Eye test may help to detect AAV damage before symptoms evident

Poorer blood vessel density seen in retina of patients without vision issues

Marisa Wexler, MS avatar

by Marisa Wexler, MS |

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Subclinical changes are evident in the small blood vessels in the back of the eye and in the nails of people with ANCA-associated vasculitis (AAV) that are not associated with overt eye or nail symptoms, a study showed.

Notably, a reduced blood vessel density in patients’ eyes, assessed via noninvasive imaging, significantly associated with higher scores in the Vasculitis Damage Index (VDI), which measures accumulated damage in 11 organ systems.

Findings suggest that a noninvasive eye test may be useful in detecting early microvascular damage in people without overt AAV symptoms or evidence of eye involvement, possibly helping to diagnose the disease at presymptomatic stages and to better manage patients, the researchers noted.

The study, “Subclinical microvascular changes in ANCA-vasculitides: the role of optical coherence tomography angiography and nailfold capillaroscopy in the detection of disease-related damage,” was published in the Orphanet Journal of Rare Diseases

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Optical coherence tomography angiography captures blood vessels in retina

AAV is an autoimmune disease characterized by inflammation that damages small to medium blood vessels, affecting tissue and organ function.

Two noninvasive techniques — optical coherence tomography angiography (OCT-A) and nailfold videocapillaroscopy (NFC) — are of increasing interest for assessing subclinical blood vessel changes in people with systemic autoimmune or inflammatory diseases.

Subclinical changes are those not causing overt symptoms.

OCT-A is used to visualize blood vessels in the retina, the back layer of the eye that houses light-sensing cells, while NFC allows researchers to analyze microvascular changes under the fingernail.

However, evidence is limited on subclinical blood vessel changes in the eyes and nails of people with AAV, as assessed using these techniques.

“The prevalence of microvascular retinal changes, particularly in a pre-symptomatic phase, has not been thoroughly investigated in AAV patients,” the research team at the University of Rome Tor Vergata in Italy wrote. Likewise, “an increasing focus has emerged on the usefulness of the non-invasive microvascular examination also at the nailfold bed in the context of several systemic diseases.”

“Interestingly,” it’s being given to people with diabetes, arterial hypertension, and glaucoma, they added.

These scientists analyzed results of both techniques in 23 people with AAV and no other co-occurring health problems, and in 20 healthy adults as a control group.

Patients’ mean age was 60.9 years, and they had been living with the disease for a mean of 9.6 years. Lung involvement was the most common disease manifestation, followed by ear-nose-throat involvement. The mean age of control group was 57.9.

Patients had good visual acuity, but notably lower retinal blood vessel density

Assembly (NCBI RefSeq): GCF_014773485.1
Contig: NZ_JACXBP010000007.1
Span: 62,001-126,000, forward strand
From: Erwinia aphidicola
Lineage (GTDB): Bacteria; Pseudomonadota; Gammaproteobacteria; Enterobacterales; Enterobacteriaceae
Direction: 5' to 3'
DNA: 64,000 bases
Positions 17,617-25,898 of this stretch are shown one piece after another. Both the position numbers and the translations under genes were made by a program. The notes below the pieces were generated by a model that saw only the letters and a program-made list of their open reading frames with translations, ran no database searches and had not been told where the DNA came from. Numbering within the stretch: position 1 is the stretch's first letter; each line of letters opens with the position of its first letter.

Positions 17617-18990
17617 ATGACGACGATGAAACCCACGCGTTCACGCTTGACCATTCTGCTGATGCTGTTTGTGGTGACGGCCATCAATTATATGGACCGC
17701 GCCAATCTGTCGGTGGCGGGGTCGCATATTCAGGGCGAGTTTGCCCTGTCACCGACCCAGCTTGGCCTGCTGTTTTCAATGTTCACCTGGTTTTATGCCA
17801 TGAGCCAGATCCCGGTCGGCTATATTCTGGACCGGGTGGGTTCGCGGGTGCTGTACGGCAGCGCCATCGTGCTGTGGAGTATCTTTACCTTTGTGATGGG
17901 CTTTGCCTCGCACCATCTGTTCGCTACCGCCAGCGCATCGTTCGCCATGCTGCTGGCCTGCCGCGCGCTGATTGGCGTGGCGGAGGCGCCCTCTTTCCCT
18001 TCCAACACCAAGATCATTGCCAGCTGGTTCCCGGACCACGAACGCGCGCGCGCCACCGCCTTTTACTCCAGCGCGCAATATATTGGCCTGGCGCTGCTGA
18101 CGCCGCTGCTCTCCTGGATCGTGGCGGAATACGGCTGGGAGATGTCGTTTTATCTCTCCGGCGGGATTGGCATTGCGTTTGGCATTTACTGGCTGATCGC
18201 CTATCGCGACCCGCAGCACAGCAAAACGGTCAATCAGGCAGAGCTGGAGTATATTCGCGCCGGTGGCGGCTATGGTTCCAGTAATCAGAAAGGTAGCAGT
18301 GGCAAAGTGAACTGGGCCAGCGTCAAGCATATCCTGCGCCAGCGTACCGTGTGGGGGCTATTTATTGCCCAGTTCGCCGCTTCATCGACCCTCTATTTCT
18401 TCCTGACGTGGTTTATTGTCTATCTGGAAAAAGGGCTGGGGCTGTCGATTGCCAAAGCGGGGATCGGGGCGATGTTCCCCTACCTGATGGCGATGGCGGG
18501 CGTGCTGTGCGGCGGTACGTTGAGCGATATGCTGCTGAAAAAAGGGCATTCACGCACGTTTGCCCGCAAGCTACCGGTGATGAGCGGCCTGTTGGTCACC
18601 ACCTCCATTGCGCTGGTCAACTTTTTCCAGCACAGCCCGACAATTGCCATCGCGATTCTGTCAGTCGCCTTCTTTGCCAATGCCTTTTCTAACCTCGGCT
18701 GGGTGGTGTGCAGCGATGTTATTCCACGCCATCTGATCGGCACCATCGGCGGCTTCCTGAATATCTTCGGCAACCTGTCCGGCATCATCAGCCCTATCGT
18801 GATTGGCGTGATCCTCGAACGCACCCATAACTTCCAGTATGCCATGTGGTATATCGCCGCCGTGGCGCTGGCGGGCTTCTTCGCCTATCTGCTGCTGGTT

Visual acuity and pressure within the eye in AAV patients was similar to that of healthy people. However, OCT-A results showed that patients had significantly lower blood vessel density in both the superficial and deep retina compared with controls.

A significant inverse correlation also existed between retinal blood vessel density and the Vasculitis Damage Index, a standardized measure used to assess blood vessel damage in AAV, in which higher scores indicate more damage.

In other words, patients with fewer blood vessels in the superficial and/or deep retina tended to have higher VDI scores and more AAV-associated damage.

As expected, patients’ VDI scores significantly correlated with the Birmingham Vasculitis Activity Score, a measure of AAV severity, and with the Five-Factor Score, which is used to predict outcomes in people with AAV.

“We documented for the first time subclinical microvascular changes in retinal vascular network from AAV patients and described significant correlations between vessel density abnormalities and AAV-disease damage,” the researchers wrote.

They speculated that this type of analysis may be useful for identifying early signs of vessel damage in patients who don’t have pronounced symptoms, which could aid in early diagnoses and in guiding treatment decisions.

Optical coherence tomography angiography as way to detect eye issues in AAV

“Our data support the utility of the OCT-A as a non-invasive tool to the early detection of retinal vascular abnormalities in AAV patients in whom both the cardiovascular and the complement-mediated inflammation might lead to retinal damages,” the researchers wrote.

Its use also may allow for “an accurate detection of disease-damage, and a more tailored treatment and management of such rare and [complex] patients,” they added.

Scientists also noted that this was a small analysis done at a single center, so larger studies are needed to validate these results and further explore the clinical utility of these retinal measurements.

Results of nailfold videocapillaroscopy showed nonspecific abnormalities in nail blood vessels in most AAV patients (82.6%) and healthy controls (75%). No significant associations were found between microvascular nail changes and scores of disease activity measures.

The potential utility of analyzing nail blood vessels in AAV “requires further studies,” the team concluded.